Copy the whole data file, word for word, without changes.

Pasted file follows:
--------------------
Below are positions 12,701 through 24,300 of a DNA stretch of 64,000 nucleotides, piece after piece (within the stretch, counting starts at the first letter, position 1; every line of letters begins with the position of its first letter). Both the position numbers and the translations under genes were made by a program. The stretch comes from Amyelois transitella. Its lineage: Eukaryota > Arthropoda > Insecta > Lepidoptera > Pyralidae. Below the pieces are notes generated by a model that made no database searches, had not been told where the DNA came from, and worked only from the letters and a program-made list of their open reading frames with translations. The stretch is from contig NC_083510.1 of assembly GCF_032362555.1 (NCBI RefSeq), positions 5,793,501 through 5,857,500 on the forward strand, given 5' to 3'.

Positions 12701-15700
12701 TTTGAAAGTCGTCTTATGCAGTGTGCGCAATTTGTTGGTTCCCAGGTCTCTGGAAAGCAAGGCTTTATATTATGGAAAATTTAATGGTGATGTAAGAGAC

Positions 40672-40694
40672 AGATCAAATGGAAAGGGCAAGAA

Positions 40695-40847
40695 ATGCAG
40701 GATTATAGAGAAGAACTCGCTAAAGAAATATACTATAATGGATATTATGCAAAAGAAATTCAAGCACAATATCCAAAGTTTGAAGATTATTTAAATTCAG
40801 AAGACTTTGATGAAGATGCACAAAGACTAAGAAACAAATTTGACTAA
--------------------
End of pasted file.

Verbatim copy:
Below are positions 12,701 through 24,300 of a DNA stretch of 64,000 nucleotides, piece after piece (within the stretch, counting starts at the first letter, position 1; every line of letters begins with the position of its first letter). Both the position numbers and the translations under genes were made by a program. The stretch comes from Amyelois transitella. Its lineage: Eukaryota > Arthropoda > Insecta > Lepidoptera > Pyralidae. Below the pieces are notes generated by a model that made no database searches, had not been told where the DNA came from, and worked only from the letters and a program-made list of their open reading frames with translations. The stretch is from contig NC_083510.1 of assembly GCF_032362555.1 (NCBI RefSeq), positions 5,793,501 through 5,857,500 on the forward strand, given 5' to 3'.

Positions 12701-15700
12701 TTTGAAAGTCGTCTTATGCAGTGTGCGCAATTTGTTGGTTCCCAGGTCTCTGGAAAGCAAGGCTTTATATTATGGAAAATTTAATGGTGATGTAAGAGAC

Positions 40672-40694
40672 AGATCAAATGGAAAGGGCAAGAA

Positions 40695-40847
40695 ATGCAG
40701 GATTATAGAGAAGAACTCGCTAAAGAAATATACTATAATGGATATTATGCAAAAGAAATTCAAGCACAATATCCAAAGTTTGAAGATTATTTAAATTCAG
40801 AAGACTTTGATGAAGATGCACAAAGACTAAGAAACAAATTTGACTAA